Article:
Environmental Issues in the Bay Area

Earthjustice is proud to partner with organizations that are challenging unjust and polluting infrastructure projects that threaten the wellbeing of their communities, the land and wildlife. In Oakland, California, Earthjustice is working with the Asian Pacific Environmental Network (APEN) and others to fight against a proposal to export coal through a terminal on the Oakland waterfront. APEN organizes local Asian community members to advance an agenda of environmental, social and economic justice. We spoke with Vivian Yi Huang, Campaign and Organizing Director for APEN, to learn more about how coal and other polluting industries impact the communities APEN represents.

Vivian Yi Huang of the Asian Pacific Environmental Network attends a

Vivian Yi Huang of the Asian Pacific Environmental Network attends a "No Coal in Oakland" community meeting.

Earthjustice: How did you first get involved with APEN?

Vivian Huang: Growing up, I saw firsthand the challenges immigrant communities face. Most of my career has been focused on how to make our social systems more supportive, equal and just for immigrant communities. APEN is one of the leading organizations focusing on that work, especially for Asian Pacific Islander communities. We are focused on environmental justice, and we are also connected to a broader range of social justice issues. Our members face not only toxic pollution from fossil fuel sources; they’re also experiencing poverty, language access issues and challenges in accessing health care. I wanted to be part of an organization building power by amplifying voices and developing leadership within our communities.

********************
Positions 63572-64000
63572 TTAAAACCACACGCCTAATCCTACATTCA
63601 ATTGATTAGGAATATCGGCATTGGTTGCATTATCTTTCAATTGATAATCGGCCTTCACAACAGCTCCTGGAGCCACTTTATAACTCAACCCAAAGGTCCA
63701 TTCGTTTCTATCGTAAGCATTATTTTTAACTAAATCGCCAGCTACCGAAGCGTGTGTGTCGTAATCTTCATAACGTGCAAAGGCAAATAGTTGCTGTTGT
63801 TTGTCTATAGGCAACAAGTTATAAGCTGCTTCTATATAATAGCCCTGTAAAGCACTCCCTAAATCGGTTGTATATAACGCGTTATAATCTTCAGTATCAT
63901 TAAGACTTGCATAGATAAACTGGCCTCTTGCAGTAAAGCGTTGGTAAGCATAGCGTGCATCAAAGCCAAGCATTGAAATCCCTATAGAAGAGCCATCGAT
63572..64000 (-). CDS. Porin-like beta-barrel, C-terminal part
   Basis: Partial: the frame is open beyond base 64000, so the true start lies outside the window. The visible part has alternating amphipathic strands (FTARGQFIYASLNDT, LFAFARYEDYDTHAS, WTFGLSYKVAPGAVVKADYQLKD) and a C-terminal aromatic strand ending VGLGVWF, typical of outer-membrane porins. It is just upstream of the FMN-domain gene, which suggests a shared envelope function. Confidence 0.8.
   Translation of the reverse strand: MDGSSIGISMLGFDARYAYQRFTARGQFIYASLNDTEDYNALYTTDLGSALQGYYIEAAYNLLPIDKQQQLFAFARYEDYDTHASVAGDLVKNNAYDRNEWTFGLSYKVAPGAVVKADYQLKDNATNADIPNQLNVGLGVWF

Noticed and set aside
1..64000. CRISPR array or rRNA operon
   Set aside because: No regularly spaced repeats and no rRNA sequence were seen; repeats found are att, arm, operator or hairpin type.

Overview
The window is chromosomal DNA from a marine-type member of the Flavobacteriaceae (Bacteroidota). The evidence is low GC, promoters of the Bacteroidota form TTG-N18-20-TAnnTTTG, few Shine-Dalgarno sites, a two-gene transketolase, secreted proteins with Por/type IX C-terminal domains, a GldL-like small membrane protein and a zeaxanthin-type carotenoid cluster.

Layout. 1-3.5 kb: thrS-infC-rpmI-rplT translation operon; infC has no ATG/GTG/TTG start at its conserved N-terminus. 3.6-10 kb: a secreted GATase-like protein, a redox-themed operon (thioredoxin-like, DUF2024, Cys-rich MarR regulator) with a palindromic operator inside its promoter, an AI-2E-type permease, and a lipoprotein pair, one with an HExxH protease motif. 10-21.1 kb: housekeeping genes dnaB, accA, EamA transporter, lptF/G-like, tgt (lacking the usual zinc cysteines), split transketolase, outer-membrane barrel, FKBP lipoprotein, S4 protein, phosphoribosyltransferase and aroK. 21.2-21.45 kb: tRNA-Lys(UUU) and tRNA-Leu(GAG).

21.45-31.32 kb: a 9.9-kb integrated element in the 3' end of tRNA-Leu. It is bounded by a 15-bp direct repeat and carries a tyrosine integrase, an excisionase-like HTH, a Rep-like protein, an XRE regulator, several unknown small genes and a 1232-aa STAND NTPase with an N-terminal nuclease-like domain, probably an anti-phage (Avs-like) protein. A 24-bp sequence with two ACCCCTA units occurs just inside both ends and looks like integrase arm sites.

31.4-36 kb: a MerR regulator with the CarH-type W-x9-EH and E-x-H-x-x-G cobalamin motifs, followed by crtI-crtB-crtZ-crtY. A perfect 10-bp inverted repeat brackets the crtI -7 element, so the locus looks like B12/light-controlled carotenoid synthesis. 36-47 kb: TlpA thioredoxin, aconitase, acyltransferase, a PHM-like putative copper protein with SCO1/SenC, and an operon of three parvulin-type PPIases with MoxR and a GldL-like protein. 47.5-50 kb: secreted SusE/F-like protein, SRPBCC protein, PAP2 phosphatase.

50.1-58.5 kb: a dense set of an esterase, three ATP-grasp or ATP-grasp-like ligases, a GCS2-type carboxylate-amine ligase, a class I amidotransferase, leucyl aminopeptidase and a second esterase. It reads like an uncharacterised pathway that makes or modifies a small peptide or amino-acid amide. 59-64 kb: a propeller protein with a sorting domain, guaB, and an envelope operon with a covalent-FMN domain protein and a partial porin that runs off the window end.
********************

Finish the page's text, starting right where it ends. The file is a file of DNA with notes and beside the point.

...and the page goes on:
E: West Oakland already has a huge amount of heavy industry, including shipping, freeway infrastructure and train tracks. How do you think transporting coal through Oakland would impact residents?

VH: We organize in both Richmond and Oakland, places where people are already facing a host of environmental health impacts. Oakland’s Chinatown is surrounded by different freeways, due to the historical racism that did not include Chinese residents in development planning. In Richmond, California, many folks are already experiencing hazardous health effects from the Chevron refinery that has been polluting the surrounding community for decades. Transporting coal through Oakland would add to the environmental pollution and health impacts that already put these Bay Area communities at risk. Our members see the larger picture of what’s happening with climate change and how fossil fuels contribute to climate change. They see that climate change is not being addressed in a way that puts frontline communities at the center of leadership and the center of solutions.

E: What was the community’s reaction when the developer revealed that the proposed bulk terminal at the Oakland waterfront would export coal, despite earlier assurances that coal would not be a part of the project mix?

VH: We had previously supported the project because we believe in the importance of bringing quality jobs to Oakland and want to make sure that our local residents get access to them. But we don’t want those jobs to come at the expense of the health of workers or the people living in surrounding communities, or the health of people living across the world in our home countries like China.

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